‘Bandit Queen’ chronicles a complicated heroine
‘Phoolan Devi: The Bandit Queen,’’ the new chamber opera by composer Shirish Korde and co-librettist/director Lynn Kremer, borrows a true story. Phoolan Devi was modern India’s most improbable and contentious heroine. A lower-caste child bride, appallingly abused, she became the ruthless leader of a roving gang, lionized by the Indian media; after a carefully stage-managed surrender and a turn in prison, she reemerged as a successful politician, advocating for women and the poor, always with one eye on her own image. She was assassinated in 2001.
The operatic potential of the tale is obvious. What’s surprising is that the end result, premiered by Boston Musica Viva at the College of the Holy Cross earlier this month, is so dramatically static. It’s not for want of effort — Korde and Kremer attempt to triangulate Phoolan from a variety of stylistic directions: straightforward narrative, stylized theatrical coups, extensive dance interludes. The staging is visually arresting, Kremer deploying an ensemble contingent of Holy Cross students with cinematic flair, Prachi Dalal’s choreography channeling energy into Indian-derived lyrical flow. Korde augments BMV’s six-player core with amplification, electronica, and three Indian musicians (sitarist Chirag Katti, table player Aditya Kalyanpur, and Carnatic singer Deepti Navaratna, whose contributions were particularly lovely and bewitching); the composer mixes vernacular Indian traditions, Bollywood exuberance, and remixed Asian pop with lush aplomb. (Conductor Richard Pittman kept it all together with unassuming skill.)
But the manifold facets never assemble into a whole. Soprano Zorana Sadiq plays Phoolan as an adult looking back, but is given a character either singularly angry or emotionally abstracted from reality. Urmila Basu Mallick and Mesma Belsare bring sinuous elegance to their dance portrayals of Phoolan as a child and an adult, respectively, but such multiplicity (no fewer than eight performers portray Phoolan at various times) diffuses contradictions that would be more compelling jostling for room in a single body.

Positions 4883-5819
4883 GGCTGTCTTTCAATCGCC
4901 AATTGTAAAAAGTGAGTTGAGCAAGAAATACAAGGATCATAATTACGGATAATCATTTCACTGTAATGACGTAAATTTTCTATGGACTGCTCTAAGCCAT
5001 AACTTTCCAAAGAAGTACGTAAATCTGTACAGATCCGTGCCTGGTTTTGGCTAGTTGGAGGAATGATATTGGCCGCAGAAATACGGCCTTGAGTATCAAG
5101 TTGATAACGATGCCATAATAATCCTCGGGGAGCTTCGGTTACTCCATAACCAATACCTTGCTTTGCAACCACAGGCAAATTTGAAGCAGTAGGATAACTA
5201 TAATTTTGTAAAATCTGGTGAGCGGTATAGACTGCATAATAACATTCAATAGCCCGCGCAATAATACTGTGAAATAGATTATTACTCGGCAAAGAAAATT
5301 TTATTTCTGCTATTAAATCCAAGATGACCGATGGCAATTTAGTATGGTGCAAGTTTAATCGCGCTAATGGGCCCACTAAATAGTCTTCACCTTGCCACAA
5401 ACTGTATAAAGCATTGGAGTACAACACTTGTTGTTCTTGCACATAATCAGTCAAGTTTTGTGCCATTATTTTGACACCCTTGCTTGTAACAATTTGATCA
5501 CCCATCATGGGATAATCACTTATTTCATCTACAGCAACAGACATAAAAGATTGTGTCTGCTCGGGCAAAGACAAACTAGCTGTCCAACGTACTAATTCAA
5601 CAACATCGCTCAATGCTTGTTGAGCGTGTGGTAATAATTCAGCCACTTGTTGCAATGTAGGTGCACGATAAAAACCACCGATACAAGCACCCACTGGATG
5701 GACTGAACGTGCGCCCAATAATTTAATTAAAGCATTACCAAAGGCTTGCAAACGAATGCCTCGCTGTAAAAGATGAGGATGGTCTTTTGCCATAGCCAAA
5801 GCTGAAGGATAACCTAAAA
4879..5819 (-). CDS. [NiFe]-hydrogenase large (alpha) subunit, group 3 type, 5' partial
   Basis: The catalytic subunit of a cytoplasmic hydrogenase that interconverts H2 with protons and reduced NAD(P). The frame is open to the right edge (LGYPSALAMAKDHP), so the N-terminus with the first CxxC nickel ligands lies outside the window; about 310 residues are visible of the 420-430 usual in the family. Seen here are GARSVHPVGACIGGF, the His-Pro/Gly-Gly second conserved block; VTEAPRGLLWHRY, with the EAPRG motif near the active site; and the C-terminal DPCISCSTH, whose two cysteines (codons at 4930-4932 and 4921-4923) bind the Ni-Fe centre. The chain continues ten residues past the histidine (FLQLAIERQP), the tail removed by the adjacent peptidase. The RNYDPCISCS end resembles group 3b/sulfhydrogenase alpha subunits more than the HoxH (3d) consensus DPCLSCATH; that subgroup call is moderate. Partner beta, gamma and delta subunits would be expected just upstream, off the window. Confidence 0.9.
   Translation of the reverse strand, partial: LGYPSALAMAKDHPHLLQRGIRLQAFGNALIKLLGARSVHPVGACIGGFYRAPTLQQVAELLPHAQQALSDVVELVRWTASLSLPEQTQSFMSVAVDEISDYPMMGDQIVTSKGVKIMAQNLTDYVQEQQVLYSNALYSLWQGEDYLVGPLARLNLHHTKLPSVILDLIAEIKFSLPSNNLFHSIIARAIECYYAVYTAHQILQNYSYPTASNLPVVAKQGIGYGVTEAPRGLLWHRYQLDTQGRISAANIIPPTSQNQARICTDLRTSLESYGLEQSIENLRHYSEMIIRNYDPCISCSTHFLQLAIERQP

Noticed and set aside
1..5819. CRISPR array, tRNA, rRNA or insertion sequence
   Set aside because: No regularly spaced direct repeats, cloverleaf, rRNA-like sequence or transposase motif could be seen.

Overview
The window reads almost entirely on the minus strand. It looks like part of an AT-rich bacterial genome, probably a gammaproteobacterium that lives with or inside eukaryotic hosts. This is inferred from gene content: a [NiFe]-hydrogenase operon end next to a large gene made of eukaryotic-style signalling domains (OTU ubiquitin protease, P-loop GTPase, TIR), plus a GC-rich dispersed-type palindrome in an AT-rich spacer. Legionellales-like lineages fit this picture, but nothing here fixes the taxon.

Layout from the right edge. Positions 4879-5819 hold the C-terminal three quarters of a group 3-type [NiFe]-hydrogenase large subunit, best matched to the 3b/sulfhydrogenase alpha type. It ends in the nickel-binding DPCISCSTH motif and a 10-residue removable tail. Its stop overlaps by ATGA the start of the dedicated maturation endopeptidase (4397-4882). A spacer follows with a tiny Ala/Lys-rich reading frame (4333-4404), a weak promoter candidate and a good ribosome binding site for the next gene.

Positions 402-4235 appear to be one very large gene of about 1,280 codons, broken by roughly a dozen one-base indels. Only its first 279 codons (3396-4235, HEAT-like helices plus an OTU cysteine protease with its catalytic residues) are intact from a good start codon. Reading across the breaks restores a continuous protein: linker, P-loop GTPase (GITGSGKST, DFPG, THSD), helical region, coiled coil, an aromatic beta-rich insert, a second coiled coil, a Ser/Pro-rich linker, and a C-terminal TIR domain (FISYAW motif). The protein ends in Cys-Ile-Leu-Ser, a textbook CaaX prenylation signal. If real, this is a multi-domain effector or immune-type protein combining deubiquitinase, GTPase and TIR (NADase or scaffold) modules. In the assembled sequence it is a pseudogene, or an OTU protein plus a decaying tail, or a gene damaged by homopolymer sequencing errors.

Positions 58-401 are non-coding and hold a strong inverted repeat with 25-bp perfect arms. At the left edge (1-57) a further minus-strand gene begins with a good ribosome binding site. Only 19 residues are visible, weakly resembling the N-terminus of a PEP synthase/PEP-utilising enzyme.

Other characters barely even register. Phoolan’s cousin Maiyadin, played by baritone Brian Church, is an undeveloped one-dimensional antagonist (though Church has more fun in a brief turn as a rival gang leader, equally attentive to cultivating his celebrity). Snippets of an interview with an American journalist (soprano Elizabeth Keusch) provide intermittent exposition, but the scenes are earthbound and prosaic. The opera is at its best at its least narrative, more as pageant and spectacle: a riverside set-piece with dancers wafting through billowing blue silk; Navaratna intoning a rhythmic prayer while Belsare and Dalal athletically blaze; a starlit Sadiq singing a fulsomely melancholy song of homesickness.
But such striking tableaux further distance the piece from its crusading, cruel, canny heroine; Phoolan’s incredible career is postulated rather than explained. Grand opera would often drop in unrelated ballets or choruses for no other purpose than exotic decoration; “The Bandit Queen’’ feels like that almost all the time. The piece resourcefully conjures its atmosphere, but for all its dynamism, never comes close to capturing the bandit herself.